Invisible Fences

November 16, 2017 at 7:00 pm (Reads) (, , , )

fencesInvisible Fences by Norman Prentiss

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Before reading this novella, I thought “Quiet Horror” was a realm to which only Charles L. Grant belonged. He’s still a one-and-only (the atmosphere he creates is unique), but Norman Prentiss is an author who understands it well enough to do his own version of a Charles L. Grant story. Invisible Fences is it.

The title refers to those devices used to keep dogs in yards, using a collar and an underground perimeter line. The author expounds on the idea by telling us how parents create invisible fences for their children: don’t cross this street because a car could run you over; don’t go into the woods because the junkies shoot up back there; don’t leave the yard because we don’t trust the people who live down the road. Sometimes it’s for our own good, but it’s the self-inflicted fences we create that can do the most damage, like when we stop leaving the house after one of our children dies.

The story takes its time building up the narrator and main character, from the time he was around eight to the time when he’s in his thirties. He tells us the story of his childhood and those fences, and despite the point sometimes eluding us, the story is strangely compelling. Prentiss has a natural style that draws us in, and he has an eye for detail and an ear for dialogue. It’s disarming, all the more so when the ball finally drops and we understand the reality of what we’ve been reading. It’s chill-inducing.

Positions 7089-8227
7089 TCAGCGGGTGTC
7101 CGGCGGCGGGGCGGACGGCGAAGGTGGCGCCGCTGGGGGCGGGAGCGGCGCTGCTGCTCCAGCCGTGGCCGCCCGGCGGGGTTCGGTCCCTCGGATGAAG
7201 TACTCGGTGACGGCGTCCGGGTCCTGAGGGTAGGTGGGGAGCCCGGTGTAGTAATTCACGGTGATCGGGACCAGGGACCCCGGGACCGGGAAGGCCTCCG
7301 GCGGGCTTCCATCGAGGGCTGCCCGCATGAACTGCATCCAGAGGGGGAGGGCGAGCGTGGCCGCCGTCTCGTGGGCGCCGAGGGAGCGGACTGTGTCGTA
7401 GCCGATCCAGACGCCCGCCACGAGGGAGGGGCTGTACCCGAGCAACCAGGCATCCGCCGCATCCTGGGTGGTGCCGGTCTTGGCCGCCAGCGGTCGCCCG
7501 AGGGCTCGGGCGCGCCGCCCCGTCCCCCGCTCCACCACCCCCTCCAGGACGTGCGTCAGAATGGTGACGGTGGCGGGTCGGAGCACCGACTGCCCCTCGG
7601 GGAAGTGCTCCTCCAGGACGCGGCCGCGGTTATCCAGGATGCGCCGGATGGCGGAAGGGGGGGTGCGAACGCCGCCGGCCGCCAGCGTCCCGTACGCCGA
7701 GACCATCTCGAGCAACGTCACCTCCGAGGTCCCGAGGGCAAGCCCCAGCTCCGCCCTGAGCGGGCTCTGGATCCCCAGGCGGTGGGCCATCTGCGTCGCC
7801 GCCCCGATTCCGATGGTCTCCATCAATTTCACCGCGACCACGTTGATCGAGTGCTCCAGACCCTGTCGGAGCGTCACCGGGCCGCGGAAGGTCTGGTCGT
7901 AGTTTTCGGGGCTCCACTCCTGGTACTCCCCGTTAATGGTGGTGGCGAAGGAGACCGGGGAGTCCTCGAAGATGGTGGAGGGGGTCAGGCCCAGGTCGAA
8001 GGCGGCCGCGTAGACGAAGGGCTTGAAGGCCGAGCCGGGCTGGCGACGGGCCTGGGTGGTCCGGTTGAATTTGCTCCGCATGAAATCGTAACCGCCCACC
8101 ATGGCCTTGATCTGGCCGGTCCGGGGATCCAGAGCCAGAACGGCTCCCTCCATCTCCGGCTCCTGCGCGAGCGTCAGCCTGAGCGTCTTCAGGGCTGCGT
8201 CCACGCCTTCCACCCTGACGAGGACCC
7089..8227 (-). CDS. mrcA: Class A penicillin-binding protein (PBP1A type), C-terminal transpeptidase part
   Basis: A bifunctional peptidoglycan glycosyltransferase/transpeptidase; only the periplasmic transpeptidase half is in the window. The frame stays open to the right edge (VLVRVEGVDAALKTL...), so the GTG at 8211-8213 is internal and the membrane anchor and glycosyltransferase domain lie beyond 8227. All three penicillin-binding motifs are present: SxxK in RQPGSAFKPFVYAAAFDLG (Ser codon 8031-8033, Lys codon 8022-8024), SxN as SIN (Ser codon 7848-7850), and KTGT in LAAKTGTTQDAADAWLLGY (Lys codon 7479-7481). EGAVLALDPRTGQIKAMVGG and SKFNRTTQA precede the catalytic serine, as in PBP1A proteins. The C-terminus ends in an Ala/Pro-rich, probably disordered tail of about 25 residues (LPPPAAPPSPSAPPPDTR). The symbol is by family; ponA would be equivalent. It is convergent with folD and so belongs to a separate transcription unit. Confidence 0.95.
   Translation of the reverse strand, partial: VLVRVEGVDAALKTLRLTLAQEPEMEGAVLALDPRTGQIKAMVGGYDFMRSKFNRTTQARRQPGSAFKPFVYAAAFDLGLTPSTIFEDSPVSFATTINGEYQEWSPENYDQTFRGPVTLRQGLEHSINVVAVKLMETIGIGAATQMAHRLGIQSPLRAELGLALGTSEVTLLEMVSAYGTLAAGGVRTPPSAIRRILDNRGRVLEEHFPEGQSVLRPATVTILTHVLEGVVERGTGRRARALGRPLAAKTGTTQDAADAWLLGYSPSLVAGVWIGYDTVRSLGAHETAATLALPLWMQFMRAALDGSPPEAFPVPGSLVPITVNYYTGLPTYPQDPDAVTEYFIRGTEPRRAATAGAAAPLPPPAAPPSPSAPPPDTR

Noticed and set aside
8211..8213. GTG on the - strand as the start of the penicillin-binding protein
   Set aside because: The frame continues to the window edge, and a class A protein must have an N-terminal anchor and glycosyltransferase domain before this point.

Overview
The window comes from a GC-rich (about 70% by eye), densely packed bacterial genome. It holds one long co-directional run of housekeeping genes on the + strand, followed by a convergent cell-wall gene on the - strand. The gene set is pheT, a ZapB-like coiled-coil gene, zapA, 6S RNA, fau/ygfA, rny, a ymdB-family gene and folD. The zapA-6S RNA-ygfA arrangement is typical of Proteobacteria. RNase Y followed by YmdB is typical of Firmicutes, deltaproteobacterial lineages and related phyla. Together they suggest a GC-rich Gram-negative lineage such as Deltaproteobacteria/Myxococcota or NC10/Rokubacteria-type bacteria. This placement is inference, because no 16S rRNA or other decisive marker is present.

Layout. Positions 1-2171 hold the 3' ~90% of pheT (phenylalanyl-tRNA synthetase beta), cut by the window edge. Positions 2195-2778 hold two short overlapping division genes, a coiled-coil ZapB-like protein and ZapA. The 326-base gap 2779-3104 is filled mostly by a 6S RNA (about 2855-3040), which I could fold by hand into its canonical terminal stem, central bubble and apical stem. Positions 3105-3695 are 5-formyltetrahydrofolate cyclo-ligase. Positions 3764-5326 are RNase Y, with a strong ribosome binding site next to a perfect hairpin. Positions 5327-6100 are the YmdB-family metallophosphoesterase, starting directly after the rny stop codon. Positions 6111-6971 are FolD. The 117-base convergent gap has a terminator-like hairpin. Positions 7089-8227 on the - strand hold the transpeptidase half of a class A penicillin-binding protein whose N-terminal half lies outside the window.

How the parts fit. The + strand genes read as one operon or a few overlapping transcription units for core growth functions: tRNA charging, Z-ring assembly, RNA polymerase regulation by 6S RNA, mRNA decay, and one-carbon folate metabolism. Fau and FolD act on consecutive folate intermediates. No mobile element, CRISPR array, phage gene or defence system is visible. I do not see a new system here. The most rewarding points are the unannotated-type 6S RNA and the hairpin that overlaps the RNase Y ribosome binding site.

Like Grant’s In a Dark Dream, the story builds up toward its ending. Parts of it seem unimportant, and readers might find themselves questioning the point of it all; all I can say is “Hang in there.” It will come.

I had already added Prentiss to my “authors to read” list, thanks to his short stories in the Dark Screams anthologies I read, but Invisible Fences reinforces that decision. I’m not sure if all of his stories have this quiet effect, but it only took two short stories and a novella to see how effective he is, so I’ll be here for the long haul.

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